In a soundproof room on the south side of Madison, former Green Bay police detective Randy Winkler is talking about murder. In this case, what may be the most famous murder in Green Bay history.
On Nov. 21, 1992, the body of Tom Monfils was found at the paper mill where he worked. He had been beaten and dropped into a giant vat full of wood pulp and water, suffocated in a liquid the consistency of cottage cheese. A 45-pound weight was tied around his neck.
It took police nearly three years to make an arrest in the brutal crime, and six co-workers ended up sentenced to life in prison, convicted of a conspiracy to commit first-degree murder. But in 2001 a federal judge exonerated one of the men, who claimed he was wrongly convicted, and now the other five are looking to go free as well.
Winkler was being interviewed at Tilt Media studio about the case for a new, as-yet-untitled documentary by filmmaker and Memorial High graduate Michael Neelsen. It might seem like a surprisingly heavy subject for Neelsen, whose first feature-length documentary “Last Day at Lambeau” (which premiered at the 2012 Wisconsin Film Festival) followed Brett Favre’s messy divorce from the Green Bay Packers.
But it was a story that Neelsen says he couldn’t resist.
“It’s a big step up, and the stakes are higher,” Neelsen said during a break from filming. “I knew that whatever my next project was, I felt like I had to be as passionate about the subject as I was about making the film.”
At first, Neelsen wasn’t sure he would have as much passion for this subject as he did for the Packers (“There’s none of me in this film.”) He was originally approached by the authors of a book on the case — which argues that the convicted co-workers were wrongfully accused — asking if he wanted to make a companion film.
Neelsen said he wasn’t interested in making a film that supported a cause. But as he looked into the details in the case, he got intrigued by how, nearly 20 years later, there are still so many competing, conflicting accounts of what happened.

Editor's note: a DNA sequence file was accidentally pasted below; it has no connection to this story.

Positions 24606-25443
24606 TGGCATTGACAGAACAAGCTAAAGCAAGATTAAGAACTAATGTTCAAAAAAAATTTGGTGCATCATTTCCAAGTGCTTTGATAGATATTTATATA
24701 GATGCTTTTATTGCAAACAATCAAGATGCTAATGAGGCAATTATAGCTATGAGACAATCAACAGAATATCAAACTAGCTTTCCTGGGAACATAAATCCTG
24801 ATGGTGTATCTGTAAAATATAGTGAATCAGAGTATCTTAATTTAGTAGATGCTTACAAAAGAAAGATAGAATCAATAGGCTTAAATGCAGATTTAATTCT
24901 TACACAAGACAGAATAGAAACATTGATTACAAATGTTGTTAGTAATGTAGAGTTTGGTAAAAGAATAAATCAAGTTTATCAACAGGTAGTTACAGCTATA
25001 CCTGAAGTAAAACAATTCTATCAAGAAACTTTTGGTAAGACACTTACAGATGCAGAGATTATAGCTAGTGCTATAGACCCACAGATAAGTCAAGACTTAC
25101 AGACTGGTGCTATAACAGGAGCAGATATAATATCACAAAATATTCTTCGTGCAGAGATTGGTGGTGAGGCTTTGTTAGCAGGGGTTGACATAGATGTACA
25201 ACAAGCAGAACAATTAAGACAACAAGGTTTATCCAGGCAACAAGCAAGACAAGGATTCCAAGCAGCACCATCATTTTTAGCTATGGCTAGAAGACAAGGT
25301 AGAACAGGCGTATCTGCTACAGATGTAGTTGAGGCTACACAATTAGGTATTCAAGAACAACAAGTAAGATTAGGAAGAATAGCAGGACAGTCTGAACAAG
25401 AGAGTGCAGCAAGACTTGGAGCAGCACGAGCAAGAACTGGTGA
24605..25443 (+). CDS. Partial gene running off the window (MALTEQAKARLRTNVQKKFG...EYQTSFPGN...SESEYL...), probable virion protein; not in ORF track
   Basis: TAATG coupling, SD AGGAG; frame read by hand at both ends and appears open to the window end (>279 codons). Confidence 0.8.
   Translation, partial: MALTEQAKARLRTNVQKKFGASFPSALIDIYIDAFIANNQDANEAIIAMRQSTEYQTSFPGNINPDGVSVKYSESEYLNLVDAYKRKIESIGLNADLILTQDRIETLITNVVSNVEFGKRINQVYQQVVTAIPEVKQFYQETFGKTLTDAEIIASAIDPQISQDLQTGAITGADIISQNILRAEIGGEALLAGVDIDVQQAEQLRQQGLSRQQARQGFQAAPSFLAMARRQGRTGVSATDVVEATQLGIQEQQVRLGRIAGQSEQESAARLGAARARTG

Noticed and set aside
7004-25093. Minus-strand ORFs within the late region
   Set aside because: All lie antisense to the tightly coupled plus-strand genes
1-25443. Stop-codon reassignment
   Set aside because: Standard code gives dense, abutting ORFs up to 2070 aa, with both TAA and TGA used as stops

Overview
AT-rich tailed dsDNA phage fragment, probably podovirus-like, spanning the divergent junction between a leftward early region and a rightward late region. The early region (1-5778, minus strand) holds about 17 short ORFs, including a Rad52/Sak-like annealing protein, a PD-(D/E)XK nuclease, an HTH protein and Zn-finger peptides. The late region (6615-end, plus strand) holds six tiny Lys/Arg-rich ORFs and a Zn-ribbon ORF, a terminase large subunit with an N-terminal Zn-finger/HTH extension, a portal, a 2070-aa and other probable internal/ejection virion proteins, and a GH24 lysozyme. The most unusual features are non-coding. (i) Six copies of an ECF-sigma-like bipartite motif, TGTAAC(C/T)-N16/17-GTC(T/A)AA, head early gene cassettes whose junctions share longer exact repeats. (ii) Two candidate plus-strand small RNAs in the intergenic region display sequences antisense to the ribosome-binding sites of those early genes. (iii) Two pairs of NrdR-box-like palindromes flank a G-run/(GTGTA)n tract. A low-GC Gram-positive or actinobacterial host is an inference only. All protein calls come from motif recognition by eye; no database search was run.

“I’m not interesting in doing advocacy stuff,” Neelsen said. “The interesting thing to me is the discrepancies, rather than choosing who’s right.”
Neelsen said he was influenced by documentaries like 2012’s “The Imposter” and especially the films of UW grad Errol Morris, like “Standard Operating Procedure” and “The Thin Blue Line,” which use conflicting accounts in order to reach a truth that even the subjects aren’t entirely aware of.
Neelsen is also borrowing one of Morris’ favorite interviewing devices, the Interrotron, which allows the subject to maintain eye contact with the filmmaker while also looking directly into the camera. Neelsen and his crew rigged a “poor man’s Interrotron” out of mirrors, much like a submarine periscope, so that when Winkler speaks, he’s looking directly at Neelsen’s face.
While Neelsen did about 30 one-hour interviews for “Last Day at Lambeau,” the interviews for this film require much more detail; he spent two full days interviewing Winkler, and another two interviewing Mike Piaskowski, the convicted co-worker who was exonerated in 2001.
When all the interviews are done, Neelsen and his director of photography will sketch out storyboards of the narrative visuals that will work with the interview footage to tell the story. Neelsen said he’s going for a noir-ish feel – in the Winkler interviews, a trench coat and fedora are visible on a coat rack behind him.
Neelsen said he’s shooting to get the film, financed by StoryFirst Media production company, finished in time to enter it in the 2016 Sundance Film Festival. One thing he’s noticed is that, even though the crime was over 20 years old, his interview subjects bring such detail to their accounts that you would swear it happened yesterday.
“When something becomes a huge defining part of your life, it’s burned in there.”